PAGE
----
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The safety of thrombolytic therapy in patients with cocaine-associated acute ischemic stroke (CIS) is unknown.
We conducted a retrospective review of CIS patients who presented to our stroke center. Thrombolytic treatment was compared between cocaine-positive (n=29) and cocaine-negative (n=75) patients. We also compared CIS patients treated with t-PA versus those who did not receive t-PA (n=58). Safety outcomes were determined by the incidence of symptomatic intracerebral hemorrhage, in-hospital mortality, and mRS at hospital discharge.
There were no complications in t-PA treated CIS patients. Cocaine-positive and cocaine-negative treated patients had similar stroke severity and safety outcomes. CIS patients treated with t-PA had more severe strokes on baseline NIHSS but similar safety outcomes compared with non-treated CIS patients.
Thrombolytic therapy for CIS appears to be safe in this small study. Further research is needed to more definitively assess safety and efficacy of t-PA for CIS.
Cocaine causes acute cerebrovascular disorders such as ischemic stroke and intracranial hemorrhage1, 2. The potential mechanisms of acute ischemic stroke (AIS) associated with cocaine (CIS) include arrhythmias, cardiomyopathies, septic emboli from endocarditis in IV drug abusers, promotion of a pro-thrombotic state3, post-myocardial infarction related thromboembolism, vasospasm, and vasculitis.4 Several of these mechanisms may pose an increased risk for intracerebral hemorrhage (ICH) after IV t-PA. Cocaine causes acute hypertension which may also pose an increased risk of ICH after IV t-PA. Indeed, ICH has been reported to occur in patients with cocaine associated acute coronary syndromes treated with thrombolytics.5 Given these concerns, physicians are recommended to exercise caution in considering the use of IV-tPA for CIS6 in the absence of any published data. We therefore retrospectively analyzed a consecutive series of prospectively collected patients with CIS treated with t-PA, and compared their safety and outcomes to toxicology proven cocaine-negative patients who received t-PA within three hours of symptom onset. We also compared the safety and outcome of CIS patients treated with t-PA versus those who did not receive t-PA.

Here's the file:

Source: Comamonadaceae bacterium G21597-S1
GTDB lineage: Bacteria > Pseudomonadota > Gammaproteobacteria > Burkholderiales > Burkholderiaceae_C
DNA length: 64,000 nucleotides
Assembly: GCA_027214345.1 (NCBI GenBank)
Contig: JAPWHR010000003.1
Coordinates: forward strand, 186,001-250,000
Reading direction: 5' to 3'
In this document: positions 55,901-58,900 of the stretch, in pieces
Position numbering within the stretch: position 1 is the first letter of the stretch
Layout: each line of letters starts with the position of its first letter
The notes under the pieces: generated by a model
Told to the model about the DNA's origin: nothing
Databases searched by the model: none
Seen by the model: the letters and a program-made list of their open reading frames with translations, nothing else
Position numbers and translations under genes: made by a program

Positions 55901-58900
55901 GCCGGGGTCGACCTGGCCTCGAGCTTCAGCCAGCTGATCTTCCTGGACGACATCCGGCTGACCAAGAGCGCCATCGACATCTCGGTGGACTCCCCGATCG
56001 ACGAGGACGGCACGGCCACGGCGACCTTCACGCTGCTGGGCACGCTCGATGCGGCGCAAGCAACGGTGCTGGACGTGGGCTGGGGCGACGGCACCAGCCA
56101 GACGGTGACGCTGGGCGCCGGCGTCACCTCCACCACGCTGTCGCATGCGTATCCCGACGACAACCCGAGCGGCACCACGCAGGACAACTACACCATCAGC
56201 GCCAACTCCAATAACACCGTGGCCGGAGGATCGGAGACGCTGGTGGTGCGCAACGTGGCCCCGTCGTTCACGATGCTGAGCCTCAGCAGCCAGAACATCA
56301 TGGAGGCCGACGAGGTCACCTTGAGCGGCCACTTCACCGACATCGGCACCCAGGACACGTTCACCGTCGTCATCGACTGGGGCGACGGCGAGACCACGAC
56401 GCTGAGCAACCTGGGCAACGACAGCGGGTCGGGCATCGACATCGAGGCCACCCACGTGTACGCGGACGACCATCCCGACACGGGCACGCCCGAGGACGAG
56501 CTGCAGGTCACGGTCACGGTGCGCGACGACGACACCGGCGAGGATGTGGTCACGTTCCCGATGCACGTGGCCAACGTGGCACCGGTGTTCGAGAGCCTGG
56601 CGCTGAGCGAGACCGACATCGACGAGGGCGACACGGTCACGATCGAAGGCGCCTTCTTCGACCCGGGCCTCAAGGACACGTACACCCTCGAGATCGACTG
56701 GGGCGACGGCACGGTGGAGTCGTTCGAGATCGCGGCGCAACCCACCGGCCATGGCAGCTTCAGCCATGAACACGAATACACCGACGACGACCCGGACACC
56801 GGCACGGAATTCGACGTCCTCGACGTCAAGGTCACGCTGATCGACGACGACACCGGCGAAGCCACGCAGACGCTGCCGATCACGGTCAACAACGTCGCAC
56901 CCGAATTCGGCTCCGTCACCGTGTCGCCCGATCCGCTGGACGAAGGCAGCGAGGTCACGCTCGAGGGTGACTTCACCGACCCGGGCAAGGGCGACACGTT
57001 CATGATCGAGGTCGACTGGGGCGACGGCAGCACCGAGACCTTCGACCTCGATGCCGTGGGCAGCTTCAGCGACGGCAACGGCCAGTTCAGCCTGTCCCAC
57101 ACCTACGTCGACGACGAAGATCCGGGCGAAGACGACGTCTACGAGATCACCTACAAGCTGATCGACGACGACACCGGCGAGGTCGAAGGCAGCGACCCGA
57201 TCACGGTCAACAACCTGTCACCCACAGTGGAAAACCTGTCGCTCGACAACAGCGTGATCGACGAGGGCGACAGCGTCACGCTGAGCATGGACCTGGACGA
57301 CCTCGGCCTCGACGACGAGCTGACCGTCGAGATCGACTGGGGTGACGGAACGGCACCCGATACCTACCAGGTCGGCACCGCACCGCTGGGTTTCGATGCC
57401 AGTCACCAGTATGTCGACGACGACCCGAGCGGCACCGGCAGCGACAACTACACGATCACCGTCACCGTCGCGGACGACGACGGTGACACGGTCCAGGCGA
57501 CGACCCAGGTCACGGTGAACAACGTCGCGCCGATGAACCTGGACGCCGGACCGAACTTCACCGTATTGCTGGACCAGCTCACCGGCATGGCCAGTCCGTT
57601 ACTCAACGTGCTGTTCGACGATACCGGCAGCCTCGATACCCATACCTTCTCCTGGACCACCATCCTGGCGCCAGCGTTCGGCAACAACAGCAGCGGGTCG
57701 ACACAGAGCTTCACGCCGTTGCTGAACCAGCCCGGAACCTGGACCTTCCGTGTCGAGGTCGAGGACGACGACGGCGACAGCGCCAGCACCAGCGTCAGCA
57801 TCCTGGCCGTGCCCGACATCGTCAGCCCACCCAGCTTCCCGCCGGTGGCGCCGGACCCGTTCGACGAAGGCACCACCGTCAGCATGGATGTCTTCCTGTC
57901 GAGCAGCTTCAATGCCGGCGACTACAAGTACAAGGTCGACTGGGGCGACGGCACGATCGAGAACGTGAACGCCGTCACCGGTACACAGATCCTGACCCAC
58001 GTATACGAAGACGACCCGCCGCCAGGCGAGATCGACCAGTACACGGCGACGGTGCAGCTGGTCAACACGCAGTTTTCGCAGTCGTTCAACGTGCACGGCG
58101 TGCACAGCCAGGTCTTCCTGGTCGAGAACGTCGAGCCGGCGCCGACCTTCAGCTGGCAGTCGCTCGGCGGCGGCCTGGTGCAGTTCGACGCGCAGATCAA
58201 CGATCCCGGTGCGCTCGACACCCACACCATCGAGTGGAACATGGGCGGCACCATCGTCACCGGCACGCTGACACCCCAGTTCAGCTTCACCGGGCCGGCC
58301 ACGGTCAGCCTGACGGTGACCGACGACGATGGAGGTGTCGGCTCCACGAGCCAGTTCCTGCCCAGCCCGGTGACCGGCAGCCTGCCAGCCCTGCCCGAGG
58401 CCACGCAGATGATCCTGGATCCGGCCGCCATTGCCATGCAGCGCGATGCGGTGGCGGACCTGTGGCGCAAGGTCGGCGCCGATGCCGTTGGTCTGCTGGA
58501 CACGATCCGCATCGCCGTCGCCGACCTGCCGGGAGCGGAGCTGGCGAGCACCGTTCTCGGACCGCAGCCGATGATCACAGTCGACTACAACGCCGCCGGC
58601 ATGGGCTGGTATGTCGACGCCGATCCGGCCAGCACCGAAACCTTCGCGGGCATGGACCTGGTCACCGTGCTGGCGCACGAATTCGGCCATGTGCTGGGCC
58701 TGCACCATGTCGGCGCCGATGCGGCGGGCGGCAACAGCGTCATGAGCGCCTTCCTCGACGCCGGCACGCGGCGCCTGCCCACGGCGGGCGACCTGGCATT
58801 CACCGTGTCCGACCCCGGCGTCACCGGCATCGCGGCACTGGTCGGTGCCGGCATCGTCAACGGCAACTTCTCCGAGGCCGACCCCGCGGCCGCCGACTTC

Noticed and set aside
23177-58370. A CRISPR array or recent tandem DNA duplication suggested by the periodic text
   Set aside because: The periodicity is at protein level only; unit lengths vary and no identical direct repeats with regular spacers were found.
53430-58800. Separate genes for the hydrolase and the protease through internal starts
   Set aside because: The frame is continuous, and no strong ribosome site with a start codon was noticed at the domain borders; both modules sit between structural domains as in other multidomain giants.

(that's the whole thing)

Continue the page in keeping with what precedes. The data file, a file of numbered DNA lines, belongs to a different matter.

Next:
A retrospective chart review was performed of prospectively collected data of patients admitted to our stroke service during 2004–2007 who were identified as having recent cocaine exposure confirmed by a positive urine toxicology screen for the cocaine metabolite, benzolecgonine. Baseline demographics, admission vital signs, NIHSS scores, neuroimaging, creatinine kinase, troponin, and glucose were obtained. We also obtained IV t-PA use, hemorrhagic transformation, symptomatic ICH (sICH), discharge disposition, and modified Rankin scale scores (mRS) on discharge. Symptomatic ICH was defined as a parenchymal hematoma (PH-1 or PH-2) with an increase in the NIHSS of ≥4 points. Asymptomatic ICH was defined as any other hemorrhagic infarction. Favorable outcome was defined as discharge mRS≤2. Favorable disposition was defined as inpatient rehabilitation or home. We compared CIS patients who received IV t-PA within 3 hours of symptom onset versus patients who received IV t-PA during the same time period, but had no detectable cocaine metabolites on urine drug screen. Our center has no formal policy on selection of patients for toxicology screening. In addition, we compared CIS patients treated with IV t-PA with CIS patients who did not receive t-PA. For statistical analysis, categorical variables were compared using χ2 or Fisher exact tests where appropriate. Continuous variables were compared using 2-sample t tests or Mann–Whitney U tests where appropriate.
We identified 87 patients who had CIS (median age, 48; 71% were male and 69% were African-American). The median NIHSS at presentation was 7 (0–40). Favorable outcome was seen in 46 patients (57%).